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The Maori Party says entrenchment of the Maori seats will be a bottom line in any post-election negotiations, casting further doubt on whether it could support a National-led government.
The party today released its Treaty of Waitangi policy which includes entrenching the Maori seats in law, meaning a 75 percent majority would be required to repeal them.
It is opposed to any repeal without Maori consent through either a referendum or constitutional review.
At present the seats can be repealed with a simple majority.
Co-leader Tariana Turia said on Radio New Zealand today support for a member's bill entrenching the seats would be a bottom line in post-election negotiations.
That policy puts it at odds with National, which wants to start moves to scrap the seats by 2014, once historic treaty claims are settled.
On current polling National would be able to govern with the support of ACT, but if its support drops even a small amount it may have to cut a deal with the Maori Party which has said it is prepared to talk to both major parties.
National's leader John Key has said its Maori seats policy is not a bottom line, but entrenching the seats would be a complete reversal.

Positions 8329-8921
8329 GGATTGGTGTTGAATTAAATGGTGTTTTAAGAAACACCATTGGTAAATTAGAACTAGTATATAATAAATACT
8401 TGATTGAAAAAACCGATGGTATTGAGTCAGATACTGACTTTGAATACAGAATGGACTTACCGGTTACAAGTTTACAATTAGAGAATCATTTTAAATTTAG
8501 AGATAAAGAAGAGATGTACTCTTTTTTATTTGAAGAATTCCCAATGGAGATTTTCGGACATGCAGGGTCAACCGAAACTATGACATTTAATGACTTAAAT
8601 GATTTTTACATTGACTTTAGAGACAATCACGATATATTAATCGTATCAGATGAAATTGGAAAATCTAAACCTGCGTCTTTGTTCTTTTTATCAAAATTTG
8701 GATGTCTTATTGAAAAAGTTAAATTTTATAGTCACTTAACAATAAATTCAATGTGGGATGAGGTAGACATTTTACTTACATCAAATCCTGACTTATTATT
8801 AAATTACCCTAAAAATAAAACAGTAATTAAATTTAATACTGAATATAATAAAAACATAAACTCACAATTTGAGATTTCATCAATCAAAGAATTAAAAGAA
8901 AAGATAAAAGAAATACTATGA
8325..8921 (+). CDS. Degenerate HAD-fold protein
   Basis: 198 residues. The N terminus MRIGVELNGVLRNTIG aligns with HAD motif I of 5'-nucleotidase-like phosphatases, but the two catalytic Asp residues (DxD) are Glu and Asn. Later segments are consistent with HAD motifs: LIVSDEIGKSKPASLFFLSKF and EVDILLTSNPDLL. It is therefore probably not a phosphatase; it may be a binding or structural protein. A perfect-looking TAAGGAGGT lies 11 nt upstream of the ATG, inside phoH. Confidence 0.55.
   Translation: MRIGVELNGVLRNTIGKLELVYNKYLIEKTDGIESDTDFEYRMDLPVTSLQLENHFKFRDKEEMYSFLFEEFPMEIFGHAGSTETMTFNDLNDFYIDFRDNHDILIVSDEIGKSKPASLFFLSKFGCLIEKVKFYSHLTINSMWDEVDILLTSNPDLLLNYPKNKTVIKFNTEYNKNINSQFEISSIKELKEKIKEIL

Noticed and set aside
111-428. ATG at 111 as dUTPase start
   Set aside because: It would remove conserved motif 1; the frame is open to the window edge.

A spokesman for Mr Key today said National would enter talks with other parties after the election, but would not be entering into negotiations through the media before then.
Labour leader Helen Clark said Labour was absolutely committed to keeping the seats until Maori themselves decided it was time for them to go.
As well as entrenching the seats, the Maori Party went further, calling for separate Maori representation across local councils as well as the boards of state-owned enterprises, crown companies, crown entities, crown research institutes and district health boards.
The party also wants all Maori voters to be automatically enrolled on the Maori roll once they turn 18. Those that wanted to be on the general roll would have to opt out. That is the reverse of the current situation.
The policy includes:
* a continuing commitment to try to repeal the Government's foreshore and seabed legislation;
* acceleration of the treaty settlements process and abolition of the fiscal cap for settlements;
* a constitutional commission to draft constitutional arrangements giving effect to the treaty;
* establishment of a treaty commissioner to ensure government departments are meeting their obligations;
* requiring primary and secondary schools to teach a history of the Pacific;
* requiring immigrants to complete a course in the history of New Zealand and the Pacific as part of receiving citizenship.
Miss Clark said debate had moved on from the foreshore and seabed issue as tribes with uninterrupted customary rights saw they could make a claim under the legislation recognising their rights.
She said the Government had worked hard to ensure Maori representation on government boards.
She also did not believe Maori should be automatically enrolled on the Maori roll.